NASA is holding an art contest to fill the hallowed halls of the Astronaut Crew Quarters at the agency’s Kennedy Space Center in Florida. This iconic hallway is where past Apollo and space shuttle astronauts took some of their last steps on Earth before heading to the Moon and the International Space Station.
Today, the crew quarters is being prepared for astronauts to once again launch from American soil to embark on historic missions — this year, commercial crew companies Boeing and SpaceX will conduct test flights of spacecraft designed to carry our nation’s astronauts to the International Space Station in low-Earth orbit. The astronauts who will travel to the Moon, lifting off in the Orion spacecraft aboard the Space Launch System (SLS), also will stay in the crew quarters prior to traveling farther into space than any other previous human space exploration.
These crews will walk down this same hallway before blasting off on their missions, and the winning art pieces will be here to inspire them.
NASA is looking for established artists who are U.S. citizens and at least 18 years old to show off their creative vision of what the future of human space travel and exploration looks like. Any style and 2D medium is fine, as long as you can send a digital copy for NASA to print and hang. Think you have what it takes? For rules and more information, click here: https://challenge.gov/a/buzz/challenge/998/ideas/top
NASA astronaut Serena Auñón-Chancellor planted two new crops in a special garden aboard the International Space Station on Thursday, Oct. 25. If all goes well, the ‘Red Russian’ kale and ‘Dragoon’ lettuce, will be ready to enjoy in time for Thanksgiving.
The lettuce seeds arrived at the station in “plant pillows,” which are needed because of the way water moves in microgravity. Auñón-Chancellor placed the plant pillows atop a root mat, which she primed with water. She installed them in the station’s Veggie plant growth system, and completed her sowing by adding water to the growth chamber’s reservoir.
These plants are part of experiment Veg-03 G – NASA has been successfully growing veggies aboard station since 2014. The latest experiment will provide astronauts with vitamins C, K and potassium, not to mention a welcome addition to their turkey day table 250 miles above Earth.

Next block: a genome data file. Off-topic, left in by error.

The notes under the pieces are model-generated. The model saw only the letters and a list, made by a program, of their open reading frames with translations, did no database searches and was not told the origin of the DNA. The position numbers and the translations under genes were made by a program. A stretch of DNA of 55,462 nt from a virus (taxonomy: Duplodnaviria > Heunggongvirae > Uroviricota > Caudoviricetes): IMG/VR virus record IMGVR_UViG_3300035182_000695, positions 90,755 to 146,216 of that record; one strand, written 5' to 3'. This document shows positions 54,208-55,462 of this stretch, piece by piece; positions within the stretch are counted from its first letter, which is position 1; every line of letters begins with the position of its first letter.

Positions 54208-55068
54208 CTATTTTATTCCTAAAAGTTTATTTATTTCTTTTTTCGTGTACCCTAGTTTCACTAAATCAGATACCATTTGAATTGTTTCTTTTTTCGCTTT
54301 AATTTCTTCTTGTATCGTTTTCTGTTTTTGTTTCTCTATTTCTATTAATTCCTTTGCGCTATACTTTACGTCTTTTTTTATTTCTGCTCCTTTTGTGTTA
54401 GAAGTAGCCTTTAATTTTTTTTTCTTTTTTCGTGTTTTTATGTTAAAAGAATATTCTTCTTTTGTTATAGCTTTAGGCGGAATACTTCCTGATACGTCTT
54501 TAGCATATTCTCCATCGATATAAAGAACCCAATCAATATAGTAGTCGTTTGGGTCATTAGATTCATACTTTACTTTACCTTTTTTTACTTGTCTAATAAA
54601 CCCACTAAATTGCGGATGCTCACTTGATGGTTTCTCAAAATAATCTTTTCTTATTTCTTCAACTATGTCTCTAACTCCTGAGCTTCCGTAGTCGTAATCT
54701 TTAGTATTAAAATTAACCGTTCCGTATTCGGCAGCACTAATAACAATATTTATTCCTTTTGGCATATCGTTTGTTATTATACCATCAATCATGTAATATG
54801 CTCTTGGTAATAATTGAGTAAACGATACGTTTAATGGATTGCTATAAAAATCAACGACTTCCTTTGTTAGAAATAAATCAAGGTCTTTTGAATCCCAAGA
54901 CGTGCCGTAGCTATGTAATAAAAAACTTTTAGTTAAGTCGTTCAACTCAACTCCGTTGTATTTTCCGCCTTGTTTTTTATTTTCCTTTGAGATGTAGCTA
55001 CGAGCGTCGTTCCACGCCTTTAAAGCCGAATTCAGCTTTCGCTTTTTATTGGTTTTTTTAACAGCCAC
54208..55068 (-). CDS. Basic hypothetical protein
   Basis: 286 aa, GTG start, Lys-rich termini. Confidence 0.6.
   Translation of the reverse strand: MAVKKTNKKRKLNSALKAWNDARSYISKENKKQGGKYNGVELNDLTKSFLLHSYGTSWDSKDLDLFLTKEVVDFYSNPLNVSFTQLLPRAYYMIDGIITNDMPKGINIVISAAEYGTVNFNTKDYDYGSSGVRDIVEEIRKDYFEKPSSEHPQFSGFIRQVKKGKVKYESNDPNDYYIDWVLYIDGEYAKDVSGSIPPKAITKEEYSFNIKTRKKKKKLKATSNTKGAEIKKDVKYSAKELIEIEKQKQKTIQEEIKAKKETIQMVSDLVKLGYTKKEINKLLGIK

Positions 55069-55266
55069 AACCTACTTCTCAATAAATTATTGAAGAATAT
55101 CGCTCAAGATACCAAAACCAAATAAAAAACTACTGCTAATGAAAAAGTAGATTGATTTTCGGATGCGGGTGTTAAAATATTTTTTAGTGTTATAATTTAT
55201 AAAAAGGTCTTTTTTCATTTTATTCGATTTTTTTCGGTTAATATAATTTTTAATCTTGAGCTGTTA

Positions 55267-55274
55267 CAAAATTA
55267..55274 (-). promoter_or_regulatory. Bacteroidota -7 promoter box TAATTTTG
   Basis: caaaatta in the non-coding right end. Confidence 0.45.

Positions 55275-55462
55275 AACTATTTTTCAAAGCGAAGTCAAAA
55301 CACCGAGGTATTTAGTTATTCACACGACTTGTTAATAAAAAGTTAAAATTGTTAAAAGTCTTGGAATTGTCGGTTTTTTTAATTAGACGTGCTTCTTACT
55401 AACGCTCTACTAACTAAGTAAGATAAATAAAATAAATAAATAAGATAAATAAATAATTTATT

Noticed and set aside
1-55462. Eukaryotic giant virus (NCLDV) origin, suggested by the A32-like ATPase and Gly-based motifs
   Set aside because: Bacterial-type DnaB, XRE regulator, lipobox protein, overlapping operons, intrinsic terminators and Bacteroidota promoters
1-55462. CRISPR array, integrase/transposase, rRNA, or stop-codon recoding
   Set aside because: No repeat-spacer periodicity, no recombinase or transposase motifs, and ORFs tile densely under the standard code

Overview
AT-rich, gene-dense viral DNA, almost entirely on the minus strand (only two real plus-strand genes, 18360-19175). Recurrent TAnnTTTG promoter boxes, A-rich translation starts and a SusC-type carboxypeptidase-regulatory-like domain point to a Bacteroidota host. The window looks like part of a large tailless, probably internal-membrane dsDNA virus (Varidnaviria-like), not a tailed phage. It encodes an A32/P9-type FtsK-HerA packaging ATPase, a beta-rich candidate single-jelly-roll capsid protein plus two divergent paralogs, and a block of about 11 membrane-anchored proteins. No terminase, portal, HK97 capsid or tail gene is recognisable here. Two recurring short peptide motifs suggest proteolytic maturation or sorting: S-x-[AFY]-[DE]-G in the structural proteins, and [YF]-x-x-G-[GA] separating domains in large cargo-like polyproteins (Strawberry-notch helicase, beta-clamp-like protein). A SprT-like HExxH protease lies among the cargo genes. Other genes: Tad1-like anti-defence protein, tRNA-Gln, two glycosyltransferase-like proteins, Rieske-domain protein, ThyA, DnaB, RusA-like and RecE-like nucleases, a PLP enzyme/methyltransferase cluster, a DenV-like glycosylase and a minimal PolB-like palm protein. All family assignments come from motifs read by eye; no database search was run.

NASA’s Parker Solar Probe is scheduled to lift off atop a ULA Delta IV Heavy at 3:53 a.m. EDT, at the opening of a 65-minute window, on Saturday, Aug. 11. Live launch coverage begins at 3 a.m. on NASA TV and NASA’s Parker Solar Probe Launch Blog.
The third and final aeroshell, at left, for Orion’s Launch Abort System (LAS) is in High Bay 4 of the Vehicle Assembly Building on July 12, 2018, at NASA’s Kennedy Space Center in Florida after its arrival from EMF Inc. on nearby Merritt Island. In the photo above, technicians prepare the aeroshell to be lifted off of the flatbed truck and transferred to slats. All three aeroshells will be stacked and prepared for a full-stress test of the LAS, called Ascent Abort-2 (AA-2) flight test, scheduled for April 2019.
During the test, a booster will launch from Space Launch Complex 46 at Cape Canaveral Air Force Station carrying a fully functional LAS and a 22,000-pound Orion test vehicle to an altitude of 31,000 feet and traveling at more than 1,000 miles per hour. The test will verify the LAS can steer the crew module and astronauts aboard to safety in the event of an issue with the Space Launch System (SLS) rocket when the spacecraft is under the highest aerodynamic loads it will experience during a rapid climb into space.
NASA’s Orion is being prepared for its first integrated uncrewed flight atop the SLS on Exploration Mission-1.